# Two questions on the Schur multiplier of groups of order $p^4$

1. I tried to find a reference for the computation of the Schur multiplier of groups of order $p^4$. The case in which $p=2$ is well known, see e.g. Table 1 at http://pages.bangor.ac.uk/~mas010/pdffiles/non-abel-tensor.pdf. However, I didn't find any reference for the odd case. Since there is a well known (not too big) classification of such groups, it seems reasonable that this work was already done. Is there a paper or a book in which I can find such computation?
2. I am particularly interested in special elements of the Schur multiplier. These elements of $M(G)$ correspond to projective representation of $G$ of dimension $\sqrt{|G|}$. Groups admitting such elements are called of central type (non-classical). Is there a known classification of groups of central type of order $p^4$?

• Chapter III of [Karpilovsky, Gregory. The Schur multiplier. London Mathematical Society Monographs. New Series, 2. The Clarendon Press, Oxford University Press, New York, 1987. x+302 pp. ISBN: 0-19-853554-6 MR1200015 (93j:20002)] is devoted to the Schur multiplier of $p$-groups and contains several useful calculations. – Leandro Vendramin Dec 29 '14 at 10:56
• Any finite $p$-group $P$ which has $Z(P)$ cyclic, $[P:Z(P)] = p^{4}$ and $P^{\prime} \leq Z(P)$ has a faithful irreducible complex character of degree $p^{2} = \sqrt{[P:Z(P)]}.$ One such group $P$ is an extraspecial group of order $p^{5}$. – Geoff Robinson Dec 29 '14 at 23:24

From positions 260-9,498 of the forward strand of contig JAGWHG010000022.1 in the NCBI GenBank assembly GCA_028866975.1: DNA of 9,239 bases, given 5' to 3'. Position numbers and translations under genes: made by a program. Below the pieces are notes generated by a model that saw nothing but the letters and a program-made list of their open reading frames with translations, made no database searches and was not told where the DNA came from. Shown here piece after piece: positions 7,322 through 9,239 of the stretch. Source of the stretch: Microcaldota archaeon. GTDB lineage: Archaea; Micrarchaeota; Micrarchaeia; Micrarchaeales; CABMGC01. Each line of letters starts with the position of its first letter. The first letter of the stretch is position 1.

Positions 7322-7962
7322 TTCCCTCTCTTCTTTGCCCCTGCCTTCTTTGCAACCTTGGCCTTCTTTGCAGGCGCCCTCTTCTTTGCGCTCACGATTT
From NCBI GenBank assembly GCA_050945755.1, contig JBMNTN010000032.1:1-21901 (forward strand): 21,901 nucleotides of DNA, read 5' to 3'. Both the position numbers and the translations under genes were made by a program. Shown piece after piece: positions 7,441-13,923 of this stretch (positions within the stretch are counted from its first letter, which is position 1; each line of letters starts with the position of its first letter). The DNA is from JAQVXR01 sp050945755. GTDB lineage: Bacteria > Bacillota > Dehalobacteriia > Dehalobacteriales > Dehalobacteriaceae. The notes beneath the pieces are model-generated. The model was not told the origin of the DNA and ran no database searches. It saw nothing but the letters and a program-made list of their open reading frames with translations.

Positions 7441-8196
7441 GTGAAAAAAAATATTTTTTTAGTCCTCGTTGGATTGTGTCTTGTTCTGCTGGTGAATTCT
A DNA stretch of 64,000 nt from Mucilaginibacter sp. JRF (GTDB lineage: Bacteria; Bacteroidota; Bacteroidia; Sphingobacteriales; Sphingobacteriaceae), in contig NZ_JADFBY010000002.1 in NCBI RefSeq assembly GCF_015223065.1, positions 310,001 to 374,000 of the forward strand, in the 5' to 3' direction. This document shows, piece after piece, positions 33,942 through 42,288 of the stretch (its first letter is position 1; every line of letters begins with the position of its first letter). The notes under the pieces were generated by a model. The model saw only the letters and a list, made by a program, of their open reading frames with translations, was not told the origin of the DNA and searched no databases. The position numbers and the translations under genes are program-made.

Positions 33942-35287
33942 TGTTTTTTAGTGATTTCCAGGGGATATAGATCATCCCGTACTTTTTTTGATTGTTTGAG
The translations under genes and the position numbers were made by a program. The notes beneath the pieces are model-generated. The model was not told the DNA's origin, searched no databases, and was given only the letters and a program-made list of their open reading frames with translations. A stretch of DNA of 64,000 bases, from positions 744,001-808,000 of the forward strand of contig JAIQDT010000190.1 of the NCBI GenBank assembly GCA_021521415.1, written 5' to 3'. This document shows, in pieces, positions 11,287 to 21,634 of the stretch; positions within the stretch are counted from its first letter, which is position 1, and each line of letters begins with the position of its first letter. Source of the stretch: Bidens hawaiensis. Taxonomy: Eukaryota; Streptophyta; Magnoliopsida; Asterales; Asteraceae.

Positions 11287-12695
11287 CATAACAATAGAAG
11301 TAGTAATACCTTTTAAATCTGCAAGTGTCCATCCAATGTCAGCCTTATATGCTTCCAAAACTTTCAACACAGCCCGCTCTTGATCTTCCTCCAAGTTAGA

• Geoff Robinson- Thank you for your answer. This says that such $P$ (if exists) is a group of central type in the classical sense. Do you know which non-abelian groups $G$ of order $p^4$ admits a projective representation of dimension $p^2$. In other words, which non-abelian groups $G$ of order $p^4$ are central type in the non-classical sense? – Ofir Schnabel Dec 30 '14 at 8:43
If I understand the question, the problem is to find all groups $X$ of order $p^4$ such that $X \cong P/Z(P)$ for some group $P$, where $P$ has an irreducible character of degree $p^2$. To do this, it seems that we need consider only groups $P$ of order $p^5$ or $p^6$. I have done this by "brute force" for $p = 3$, using the Magma software. Of the 15 groups of order $3^4$, exactly five have the desired property. They are numbers 2,4,9,12 and 15 of the small groups data base.
A group $X$ is often called a "central-type factor group" (CTFG) if $X \cong P/Z(P)$, where $P$ has an irreducible character of degree $\sqrt |X|$. There are various things known about CTFGs, and in particular, an abelian group is a CTFG if and only if it has the form $A \times B$, where $A \cong B$. It is also known that a CTFG cannot have a self-centralizing cyclic subgroup. (This condition eliminates five of the 15 groups of order $3^4$.)
• Thanks a lot for your answer. I almost done with the classification of CFTG for general prime $p$. To rule out groups I used arrguments which are very similar to those you mentiond above. But in order to show that a group $G$ is CTFG (in the non-abelian case) I construct complex simple twisted group algebra over $G$. I don't know if anyone but me will be intersted in this work however. – Ofir Schnabel Feb 13 '15 at 8:43